Bill seeks changes to library governance


Published February 3, 2016

Members of the General Affairs Committee heard testimony Feb. 1 on a bill that seeks to harmonize the governance authority that cities and villages in Nebraska have over libraries.

LB969, sponsored by O’Neill Sen. Tyson Larson, would allow all municipalities in the state to choose whether libraries within their community are governed by a board that is part of city government or by a separate advisory board.

According to the bill’s statement of intent, only first-class cities currently have the authority to choose between the two governance methods.

Marty Bilek, chief of staff to Omaha mayor Jean Stothert, testified in support of the bill. Currently, the Omaha library system functions as a city department, he said, noting that library staff are city employees and the director uses municipal resources to run the city-owned facilities.

However, he said, the advisory board makes spending decisions for the system, including the recent hiring of a new director. The director’s salary was decided without input from the city, he said.

“It’s frustrating for us, because if there’s going to be a department head that’s hired, we’d like to have some say in it,” Bilek said.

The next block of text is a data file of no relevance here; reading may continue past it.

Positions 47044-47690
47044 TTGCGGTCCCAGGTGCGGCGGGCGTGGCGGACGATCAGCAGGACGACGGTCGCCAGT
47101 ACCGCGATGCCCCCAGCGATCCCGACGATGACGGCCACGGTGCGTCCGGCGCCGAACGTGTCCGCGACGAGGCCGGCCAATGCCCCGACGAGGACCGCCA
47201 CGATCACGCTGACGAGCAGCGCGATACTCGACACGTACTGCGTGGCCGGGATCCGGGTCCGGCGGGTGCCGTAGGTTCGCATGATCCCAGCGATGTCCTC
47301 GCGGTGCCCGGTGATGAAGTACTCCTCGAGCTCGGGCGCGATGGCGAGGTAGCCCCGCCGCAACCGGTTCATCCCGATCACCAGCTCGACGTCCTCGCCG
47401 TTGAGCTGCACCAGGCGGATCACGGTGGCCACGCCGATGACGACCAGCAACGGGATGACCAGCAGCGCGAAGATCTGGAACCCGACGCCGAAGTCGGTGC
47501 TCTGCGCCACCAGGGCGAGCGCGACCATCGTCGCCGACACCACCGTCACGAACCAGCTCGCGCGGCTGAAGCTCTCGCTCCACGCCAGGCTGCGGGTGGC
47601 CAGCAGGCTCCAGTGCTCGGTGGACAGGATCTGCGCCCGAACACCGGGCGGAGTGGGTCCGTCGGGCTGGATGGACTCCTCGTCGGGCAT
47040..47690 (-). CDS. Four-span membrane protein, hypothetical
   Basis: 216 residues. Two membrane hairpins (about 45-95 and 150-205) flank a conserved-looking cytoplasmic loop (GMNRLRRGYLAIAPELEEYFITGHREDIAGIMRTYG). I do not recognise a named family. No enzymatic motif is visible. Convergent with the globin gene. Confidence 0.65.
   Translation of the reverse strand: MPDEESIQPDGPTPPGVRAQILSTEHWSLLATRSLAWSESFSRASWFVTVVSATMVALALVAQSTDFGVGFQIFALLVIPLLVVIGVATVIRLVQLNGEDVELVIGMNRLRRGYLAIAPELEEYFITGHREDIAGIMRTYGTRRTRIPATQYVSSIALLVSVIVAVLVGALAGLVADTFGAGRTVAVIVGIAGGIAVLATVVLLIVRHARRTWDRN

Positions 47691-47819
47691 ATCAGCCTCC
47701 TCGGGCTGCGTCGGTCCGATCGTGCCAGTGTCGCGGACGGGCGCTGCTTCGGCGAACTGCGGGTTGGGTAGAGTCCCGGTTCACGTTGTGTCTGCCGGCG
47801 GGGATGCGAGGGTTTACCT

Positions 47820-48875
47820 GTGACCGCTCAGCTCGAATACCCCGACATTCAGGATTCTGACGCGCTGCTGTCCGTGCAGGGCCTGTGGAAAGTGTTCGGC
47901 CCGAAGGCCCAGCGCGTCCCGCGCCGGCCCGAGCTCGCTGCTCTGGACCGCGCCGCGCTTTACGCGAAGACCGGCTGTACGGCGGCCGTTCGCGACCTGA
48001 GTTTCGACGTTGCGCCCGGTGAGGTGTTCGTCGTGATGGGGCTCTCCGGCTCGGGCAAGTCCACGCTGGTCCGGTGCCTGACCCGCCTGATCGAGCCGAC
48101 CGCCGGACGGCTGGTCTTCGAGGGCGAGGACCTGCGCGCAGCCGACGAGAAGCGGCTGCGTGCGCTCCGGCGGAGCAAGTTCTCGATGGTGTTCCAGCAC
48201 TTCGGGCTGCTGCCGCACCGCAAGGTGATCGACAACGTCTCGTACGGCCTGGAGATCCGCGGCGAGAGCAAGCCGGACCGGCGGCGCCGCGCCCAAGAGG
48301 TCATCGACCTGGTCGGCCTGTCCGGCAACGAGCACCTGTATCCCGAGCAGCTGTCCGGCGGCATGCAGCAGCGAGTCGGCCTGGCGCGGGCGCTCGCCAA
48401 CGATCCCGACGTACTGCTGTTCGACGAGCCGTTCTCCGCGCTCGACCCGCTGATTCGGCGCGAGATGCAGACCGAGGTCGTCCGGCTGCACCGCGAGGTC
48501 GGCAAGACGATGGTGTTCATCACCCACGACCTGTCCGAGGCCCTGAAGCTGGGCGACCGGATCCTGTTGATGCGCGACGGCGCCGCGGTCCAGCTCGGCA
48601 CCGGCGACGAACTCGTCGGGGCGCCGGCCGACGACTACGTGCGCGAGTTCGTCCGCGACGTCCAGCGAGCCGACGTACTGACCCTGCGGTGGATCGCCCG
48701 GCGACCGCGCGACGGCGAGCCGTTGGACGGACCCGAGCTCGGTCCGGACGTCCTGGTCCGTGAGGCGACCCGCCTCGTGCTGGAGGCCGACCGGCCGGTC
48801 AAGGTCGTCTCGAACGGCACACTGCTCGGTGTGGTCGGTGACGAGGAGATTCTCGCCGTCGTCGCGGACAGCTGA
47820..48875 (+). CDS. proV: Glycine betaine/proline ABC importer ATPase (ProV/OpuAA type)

Gary Krumland of the League of Nebraska Municipalities also supported LB969, saying the bill’s provisions ensure that a city council would not be responsible for choosing library materials. Advisory boards still would exist, he said, but cities would have greater say in personnel and financial decisions.

“It would give the ultimate authority to the elected officials who have the responsibility and ultimately the liability for decisions that are made within the city,” Krumland said.

Rod Wagner, director of the Nebraska Library Commission, testified in opposition to the bill. He said that problems within the current system between library boards and elected officials have been minor and readily resolved.

The state has more than 1,300 library board members, he said, who are appointed by elected officials in the state’s municipalities. As a result, cites already have adequate oversight provisions, he said.

“The library commission opposes actions which would reduce the authority of public library boards,” Wagner said.

Steve Fosselman of the Nebraska Library Association also spoke in opposition. While it is tempting for cities to seek greater authority over libraries, he said, doing so would take time away from the more important goals of finding ways for libraries to expand the impact and reach of their services.

Even if the bill does not give cities the ability to make book selections, he said, it could lead to the politicizing of other library functions. Library boards currently make important decisions regarding confidentiality, equal access, priorities of service, long-range planning, censorship and more, he said.

“If this authority that the library board has entrusted to it is kept in place,” Fosselman said, “it really does clear the chalkboard for really good honest discussions about how the libraries in different cities do budgeting, finances and personnel and [we] can come to some really good solutions.”

The committee took no immediate action on the bill.

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